Michael Brown was not just simply gunned down. Before he was shot he was forced to live in city in which the majority of the population was Black and the vast majority of city officials were white. He was forced to live in city that preyed on low income Black residents by ticketing them for minor offenses at outrageous rates.
Then he was executed.
Then he was lynched by the media and by the politics of respectability.
Like the strange fruit that used to hang from trees in the Bayou, or still hang from North Carolinian porches, Michael Brown’s public lynching was a message, a warning, to all Black people. Every time this teenage boy was called a criminal, “a grown man robbing a store” or a demon was the sound of the noose tightening around his neck.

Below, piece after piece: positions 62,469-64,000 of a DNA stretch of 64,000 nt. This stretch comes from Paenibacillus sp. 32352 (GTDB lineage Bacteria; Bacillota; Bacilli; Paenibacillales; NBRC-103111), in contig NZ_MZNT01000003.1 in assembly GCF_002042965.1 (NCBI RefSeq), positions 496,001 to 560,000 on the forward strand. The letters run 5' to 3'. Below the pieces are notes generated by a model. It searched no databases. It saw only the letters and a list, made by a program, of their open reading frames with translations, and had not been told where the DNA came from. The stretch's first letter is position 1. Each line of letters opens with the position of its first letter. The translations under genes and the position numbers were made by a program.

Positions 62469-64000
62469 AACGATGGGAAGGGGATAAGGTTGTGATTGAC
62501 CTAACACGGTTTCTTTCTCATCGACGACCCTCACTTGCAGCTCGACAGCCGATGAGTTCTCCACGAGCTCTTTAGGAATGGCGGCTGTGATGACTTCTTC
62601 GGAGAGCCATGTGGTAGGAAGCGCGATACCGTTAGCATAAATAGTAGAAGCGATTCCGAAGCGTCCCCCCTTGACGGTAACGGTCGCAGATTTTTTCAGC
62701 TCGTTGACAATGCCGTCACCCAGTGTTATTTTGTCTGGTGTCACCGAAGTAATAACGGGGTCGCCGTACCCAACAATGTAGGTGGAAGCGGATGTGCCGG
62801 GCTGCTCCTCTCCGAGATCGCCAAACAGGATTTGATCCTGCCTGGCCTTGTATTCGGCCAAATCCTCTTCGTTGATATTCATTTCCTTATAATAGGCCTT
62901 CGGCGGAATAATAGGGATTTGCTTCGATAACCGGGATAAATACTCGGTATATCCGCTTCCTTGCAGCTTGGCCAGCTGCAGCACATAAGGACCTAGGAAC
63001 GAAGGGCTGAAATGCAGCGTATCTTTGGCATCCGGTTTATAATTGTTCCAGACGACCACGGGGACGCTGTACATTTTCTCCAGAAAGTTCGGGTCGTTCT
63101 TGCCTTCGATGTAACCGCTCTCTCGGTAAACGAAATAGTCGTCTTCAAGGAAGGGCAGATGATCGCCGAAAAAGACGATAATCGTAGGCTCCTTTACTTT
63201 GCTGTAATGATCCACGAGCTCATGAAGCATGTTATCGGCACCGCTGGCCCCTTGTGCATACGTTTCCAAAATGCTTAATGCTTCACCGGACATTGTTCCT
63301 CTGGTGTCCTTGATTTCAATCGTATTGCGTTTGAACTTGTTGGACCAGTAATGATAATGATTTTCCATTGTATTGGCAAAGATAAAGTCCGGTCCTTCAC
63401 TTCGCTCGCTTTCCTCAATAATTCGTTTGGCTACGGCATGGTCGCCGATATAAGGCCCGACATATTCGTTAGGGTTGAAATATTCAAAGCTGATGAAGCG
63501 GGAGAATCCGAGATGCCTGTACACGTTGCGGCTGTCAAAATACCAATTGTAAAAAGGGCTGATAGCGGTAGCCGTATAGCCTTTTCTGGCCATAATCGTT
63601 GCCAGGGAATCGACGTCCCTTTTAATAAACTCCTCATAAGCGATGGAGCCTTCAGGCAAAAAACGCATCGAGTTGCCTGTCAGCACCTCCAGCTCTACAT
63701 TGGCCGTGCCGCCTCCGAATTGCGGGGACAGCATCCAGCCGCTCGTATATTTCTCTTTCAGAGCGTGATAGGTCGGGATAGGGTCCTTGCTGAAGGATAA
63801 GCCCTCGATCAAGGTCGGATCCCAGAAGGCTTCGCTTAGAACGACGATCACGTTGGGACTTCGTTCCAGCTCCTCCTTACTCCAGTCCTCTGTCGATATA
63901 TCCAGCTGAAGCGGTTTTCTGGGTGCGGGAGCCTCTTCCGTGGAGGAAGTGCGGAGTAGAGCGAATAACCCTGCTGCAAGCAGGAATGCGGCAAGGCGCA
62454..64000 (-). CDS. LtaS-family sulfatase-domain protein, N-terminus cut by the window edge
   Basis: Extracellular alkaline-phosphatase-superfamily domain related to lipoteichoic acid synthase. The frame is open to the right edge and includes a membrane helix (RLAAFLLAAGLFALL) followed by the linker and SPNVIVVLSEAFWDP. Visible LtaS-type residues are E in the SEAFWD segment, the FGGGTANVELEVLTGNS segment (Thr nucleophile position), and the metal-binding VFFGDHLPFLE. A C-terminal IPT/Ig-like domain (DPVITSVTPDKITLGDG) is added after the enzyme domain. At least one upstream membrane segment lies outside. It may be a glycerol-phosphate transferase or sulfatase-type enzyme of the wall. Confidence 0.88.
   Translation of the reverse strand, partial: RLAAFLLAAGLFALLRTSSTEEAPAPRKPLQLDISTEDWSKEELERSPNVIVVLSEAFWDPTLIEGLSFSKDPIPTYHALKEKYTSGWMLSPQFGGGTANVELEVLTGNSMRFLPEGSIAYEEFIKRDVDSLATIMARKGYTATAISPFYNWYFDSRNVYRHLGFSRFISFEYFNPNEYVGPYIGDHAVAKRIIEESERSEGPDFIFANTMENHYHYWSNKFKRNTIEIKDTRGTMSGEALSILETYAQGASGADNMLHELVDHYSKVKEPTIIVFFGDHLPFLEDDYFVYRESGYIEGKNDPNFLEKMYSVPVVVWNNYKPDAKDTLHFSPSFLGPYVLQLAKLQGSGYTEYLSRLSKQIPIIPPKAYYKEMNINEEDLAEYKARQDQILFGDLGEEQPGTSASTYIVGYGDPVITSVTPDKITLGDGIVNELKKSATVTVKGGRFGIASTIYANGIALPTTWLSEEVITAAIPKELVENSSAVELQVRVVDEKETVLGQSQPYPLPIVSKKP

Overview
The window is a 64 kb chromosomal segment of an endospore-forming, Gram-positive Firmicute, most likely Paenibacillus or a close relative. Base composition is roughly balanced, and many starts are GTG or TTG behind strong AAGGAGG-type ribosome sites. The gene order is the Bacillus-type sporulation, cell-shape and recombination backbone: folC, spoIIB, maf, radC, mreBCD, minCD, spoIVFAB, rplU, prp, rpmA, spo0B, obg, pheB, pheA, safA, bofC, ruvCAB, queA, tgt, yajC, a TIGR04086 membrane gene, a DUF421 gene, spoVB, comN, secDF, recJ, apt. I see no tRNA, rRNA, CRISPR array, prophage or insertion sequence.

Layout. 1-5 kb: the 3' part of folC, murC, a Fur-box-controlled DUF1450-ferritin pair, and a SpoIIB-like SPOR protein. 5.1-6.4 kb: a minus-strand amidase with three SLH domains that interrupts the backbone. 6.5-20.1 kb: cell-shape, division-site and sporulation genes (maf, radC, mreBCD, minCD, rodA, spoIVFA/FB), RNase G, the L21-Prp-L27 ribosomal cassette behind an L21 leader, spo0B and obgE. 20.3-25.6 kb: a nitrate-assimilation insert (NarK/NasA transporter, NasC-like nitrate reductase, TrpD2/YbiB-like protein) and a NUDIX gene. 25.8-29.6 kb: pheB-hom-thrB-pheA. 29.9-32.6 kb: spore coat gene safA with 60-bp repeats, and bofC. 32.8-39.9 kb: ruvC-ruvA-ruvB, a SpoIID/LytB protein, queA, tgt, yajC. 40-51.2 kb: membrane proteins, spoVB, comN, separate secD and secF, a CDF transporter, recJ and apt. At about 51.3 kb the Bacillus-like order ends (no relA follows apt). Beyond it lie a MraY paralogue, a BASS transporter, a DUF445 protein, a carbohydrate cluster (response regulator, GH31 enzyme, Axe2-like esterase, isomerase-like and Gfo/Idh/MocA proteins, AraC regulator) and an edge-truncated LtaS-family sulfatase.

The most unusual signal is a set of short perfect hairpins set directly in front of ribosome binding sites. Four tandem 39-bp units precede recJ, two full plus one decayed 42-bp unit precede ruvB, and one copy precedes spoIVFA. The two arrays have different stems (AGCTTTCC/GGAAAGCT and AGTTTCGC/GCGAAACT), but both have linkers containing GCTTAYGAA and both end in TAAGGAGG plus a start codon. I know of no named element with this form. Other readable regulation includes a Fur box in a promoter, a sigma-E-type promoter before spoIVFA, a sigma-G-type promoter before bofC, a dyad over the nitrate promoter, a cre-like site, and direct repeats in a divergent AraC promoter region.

His body hung in the public conversation for over 120 days before the white powers that be decided that no crime had taken place.
It is difficult to describe the level of anger and pain I felt over these past few months. White people whom I knew and cared for were participating in this public shaming. Even when they didn’t, it upset me how easily they could go about their day knowing that this conversation was not a warning for them. It would have been easy for me to let my rage turn into hate. It would have been easy for me to let that hate build a wall between me and everyone else.
In that moment, I saw a cold dark path open up before me. A path through which I could cast off my connections with the world in order to limit my accountability to it. I could embrace hate and welcome the solitude that it would bring.
You can only be wronged by a society if you accept the premise that you need to be part of it. It would be so easy to walk away from that idea.
I was tired of holding in my emotions, of processing them, and analyzing and checking them before I shared them or fear that I would be seen as just an another angry Black man. I just wanted to rage to express the part of me that was hurting.